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Houston’s Democrat Mayor Cancels Texas GOP Convention Due to Spike In COVID-19

Naturally…

John Salvatore

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With just a week to go until the Texas GOP convention, the far-left mayor of Houston decided to shut down the event. The reason given is because of spiking COVID-19 numbers.

Here’s the scoop, via ABC13:

HOUSTON, Texas — Houston Mayor Sylvester Turner announced on Wednesday that the city has canceled its contract with the GOP convention, which was scheduled at the George R. Brown Convention Center on July 16.

Trending: Dem. Mayor Calls Deadly Pride Parade Car Crash ‘Anti-LGBTQ Terrorism,’ Then the Truth Came Out

Turner noted, “Look, these are some very serious times, and the safety of the people attending the convention, the employees, their family members, the people in the city of Houston, have their public health concerns. First responders, police, fire, and municipal workers will all be in contact or in close proximity to this indoor gathering. Simply, the public health concerns outweighed anything else.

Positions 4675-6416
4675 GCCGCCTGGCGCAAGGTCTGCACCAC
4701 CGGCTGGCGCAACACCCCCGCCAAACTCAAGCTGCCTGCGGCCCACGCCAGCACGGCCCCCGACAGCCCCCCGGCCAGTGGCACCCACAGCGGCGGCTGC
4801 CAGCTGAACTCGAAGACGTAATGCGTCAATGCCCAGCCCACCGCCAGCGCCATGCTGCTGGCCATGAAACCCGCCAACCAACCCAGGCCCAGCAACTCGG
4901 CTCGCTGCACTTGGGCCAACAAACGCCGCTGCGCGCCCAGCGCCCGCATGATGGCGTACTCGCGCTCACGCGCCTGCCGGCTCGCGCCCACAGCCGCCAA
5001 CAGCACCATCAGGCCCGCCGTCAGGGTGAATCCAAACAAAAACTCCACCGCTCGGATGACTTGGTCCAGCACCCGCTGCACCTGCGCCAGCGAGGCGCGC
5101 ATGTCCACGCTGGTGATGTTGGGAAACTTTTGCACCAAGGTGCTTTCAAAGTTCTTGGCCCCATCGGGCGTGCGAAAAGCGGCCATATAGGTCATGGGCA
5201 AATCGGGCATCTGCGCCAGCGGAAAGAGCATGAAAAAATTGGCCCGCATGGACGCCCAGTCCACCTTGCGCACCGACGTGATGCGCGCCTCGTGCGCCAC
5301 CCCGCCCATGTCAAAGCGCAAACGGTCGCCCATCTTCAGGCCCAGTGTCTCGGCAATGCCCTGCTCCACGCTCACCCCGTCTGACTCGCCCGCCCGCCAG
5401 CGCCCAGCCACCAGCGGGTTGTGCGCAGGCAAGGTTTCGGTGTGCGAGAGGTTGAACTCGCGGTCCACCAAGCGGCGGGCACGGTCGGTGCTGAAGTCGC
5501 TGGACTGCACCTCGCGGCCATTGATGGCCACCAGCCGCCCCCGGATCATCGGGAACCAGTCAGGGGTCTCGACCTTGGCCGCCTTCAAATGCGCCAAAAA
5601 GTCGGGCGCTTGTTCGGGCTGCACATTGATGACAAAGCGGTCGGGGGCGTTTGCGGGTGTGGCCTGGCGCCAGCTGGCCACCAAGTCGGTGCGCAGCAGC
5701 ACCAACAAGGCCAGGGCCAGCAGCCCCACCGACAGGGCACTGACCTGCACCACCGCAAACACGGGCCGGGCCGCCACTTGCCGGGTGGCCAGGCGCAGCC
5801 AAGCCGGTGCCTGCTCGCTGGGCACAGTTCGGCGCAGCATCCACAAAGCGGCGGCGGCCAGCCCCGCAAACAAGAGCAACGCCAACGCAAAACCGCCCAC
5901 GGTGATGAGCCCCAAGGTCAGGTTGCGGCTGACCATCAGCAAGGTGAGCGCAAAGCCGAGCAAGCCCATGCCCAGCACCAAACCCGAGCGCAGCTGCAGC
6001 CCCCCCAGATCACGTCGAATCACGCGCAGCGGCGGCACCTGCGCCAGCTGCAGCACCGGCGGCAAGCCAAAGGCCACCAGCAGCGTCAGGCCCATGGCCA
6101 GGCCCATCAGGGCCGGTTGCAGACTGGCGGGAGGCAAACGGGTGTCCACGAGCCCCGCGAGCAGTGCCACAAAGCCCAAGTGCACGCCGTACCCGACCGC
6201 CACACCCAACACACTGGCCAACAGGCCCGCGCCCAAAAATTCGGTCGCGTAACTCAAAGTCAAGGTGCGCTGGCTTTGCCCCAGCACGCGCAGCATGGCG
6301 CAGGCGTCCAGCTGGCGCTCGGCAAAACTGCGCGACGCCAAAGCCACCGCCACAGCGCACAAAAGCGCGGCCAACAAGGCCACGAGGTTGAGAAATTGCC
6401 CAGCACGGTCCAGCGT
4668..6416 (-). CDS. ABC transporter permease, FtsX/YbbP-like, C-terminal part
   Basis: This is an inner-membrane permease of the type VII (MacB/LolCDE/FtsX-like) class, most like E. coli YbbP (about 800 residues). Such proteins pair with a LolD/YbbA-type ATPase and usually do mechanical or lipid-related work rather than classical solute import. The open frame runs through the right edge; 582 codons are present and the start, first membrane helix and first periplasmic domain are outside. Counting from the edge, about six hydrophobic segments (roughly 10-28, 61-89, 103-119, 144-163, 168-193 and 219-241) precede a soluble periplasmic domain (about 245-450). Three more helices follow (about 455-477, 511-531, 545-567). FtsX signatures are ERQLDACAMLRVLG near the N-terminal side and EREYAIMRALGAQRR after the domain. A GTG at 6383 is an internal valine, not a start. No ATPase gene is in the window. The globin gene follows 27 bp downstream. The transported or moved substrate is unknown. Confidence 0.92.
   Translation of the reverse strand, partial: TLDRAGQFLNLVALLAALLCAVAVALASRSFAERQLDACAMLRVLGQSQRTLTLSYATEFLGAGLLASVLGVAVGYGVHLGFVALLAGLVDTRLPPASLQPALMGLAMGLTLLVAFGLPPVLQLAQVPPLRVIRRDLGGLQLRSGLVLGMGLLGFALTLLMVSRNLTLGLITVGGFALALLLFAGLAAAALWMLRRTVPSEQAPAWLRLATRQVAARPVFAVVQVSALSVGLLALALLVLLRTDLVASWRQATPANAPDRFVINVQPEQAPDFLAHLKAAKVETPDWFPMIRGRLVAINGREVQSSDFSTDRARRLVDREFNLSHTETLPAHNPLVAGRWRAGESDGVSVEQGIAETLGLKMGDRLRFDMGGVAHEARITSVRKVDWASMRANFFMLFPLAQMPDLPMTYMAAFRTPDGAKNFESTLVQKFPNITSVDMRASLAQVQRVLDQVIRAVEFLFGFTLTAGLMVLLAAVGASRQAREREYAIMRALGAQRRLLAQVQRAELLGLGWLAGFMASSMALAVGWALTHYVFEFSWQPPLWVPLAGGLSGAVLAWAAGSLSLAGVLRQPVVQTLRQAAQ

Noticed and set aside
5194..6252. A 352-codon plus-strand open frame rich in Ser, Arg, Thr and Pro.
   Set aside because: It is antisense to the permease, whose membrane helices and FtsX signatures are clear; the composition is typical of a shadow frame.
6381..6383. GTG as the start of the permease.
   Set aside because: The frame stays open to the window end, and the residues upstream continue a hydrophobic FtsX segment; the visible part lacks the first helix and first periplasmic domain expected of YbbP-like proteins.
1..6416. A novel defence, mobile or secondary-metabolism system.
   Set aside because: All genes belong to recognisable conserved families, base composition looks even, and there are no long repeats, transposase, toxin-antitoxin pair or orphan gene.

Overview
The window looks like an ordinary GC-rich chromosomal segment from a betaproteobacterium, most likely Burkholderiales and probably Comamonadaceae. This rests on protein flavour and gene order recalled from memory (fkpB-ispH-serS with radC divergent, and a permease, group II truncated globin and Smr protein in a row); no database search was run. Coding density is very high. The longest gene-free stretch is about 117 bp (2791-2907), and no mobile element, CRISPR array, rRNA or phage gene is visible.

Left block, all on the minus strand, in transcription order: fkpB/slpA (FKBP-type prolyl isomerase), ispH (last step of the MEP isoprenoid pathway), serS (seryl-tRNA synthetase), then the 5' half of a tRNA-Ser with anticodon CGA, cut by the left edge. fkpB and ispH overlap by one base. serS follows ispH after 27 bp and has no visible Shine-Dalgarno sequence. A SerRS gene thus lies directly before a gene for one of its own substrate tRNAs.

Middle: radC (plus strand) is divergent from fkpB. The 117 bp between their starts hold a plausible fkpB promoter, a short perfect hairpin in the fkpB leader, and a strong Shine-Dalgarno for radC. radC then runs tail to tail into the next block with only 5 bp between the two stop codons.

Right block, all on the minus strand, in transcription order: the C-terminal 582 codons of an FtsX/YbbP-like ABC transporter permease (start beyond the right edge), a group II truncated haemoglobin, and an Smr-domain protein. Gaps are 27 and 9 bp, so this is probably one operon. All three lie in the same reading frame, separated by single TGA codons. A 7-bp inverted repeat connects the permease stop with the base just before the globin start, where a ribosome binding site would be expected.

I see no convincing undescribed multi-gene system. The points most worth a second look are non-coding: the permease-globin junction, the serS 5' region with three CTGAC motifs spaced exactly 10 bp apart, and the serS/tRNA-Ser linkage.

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There are varying opinions regarding just about every aspect of the COVID-19 threat, and they are being defended vociferously from all angles.

For many, the main concern is that we are being perhaps too cautious on the medical front, and not spending enough time considering the economic ramifications of a prolonged economic slowdown.

Others fear that we are reopening too flippantly, and that the coming second wave of the virus will be a nightmare on account of our rush to normalcy.

Worse still: There are many within local and federal positions of power who are looking to invade our privacy under the auspices of “security.”

In Texas, this concern has now boiled over into a lawsuit, spearheaded by one of the Lone Star State’s most outspoken conservative voices.

Conservative firebrand Steven Hotze has launched another lawsuit challenging Gov. Greg Abbott’s coronavirus response, joined by current and former lawmakers and several hundred business owners who argue the state’s contact tracing program infringes on their privacy and ability to make a living.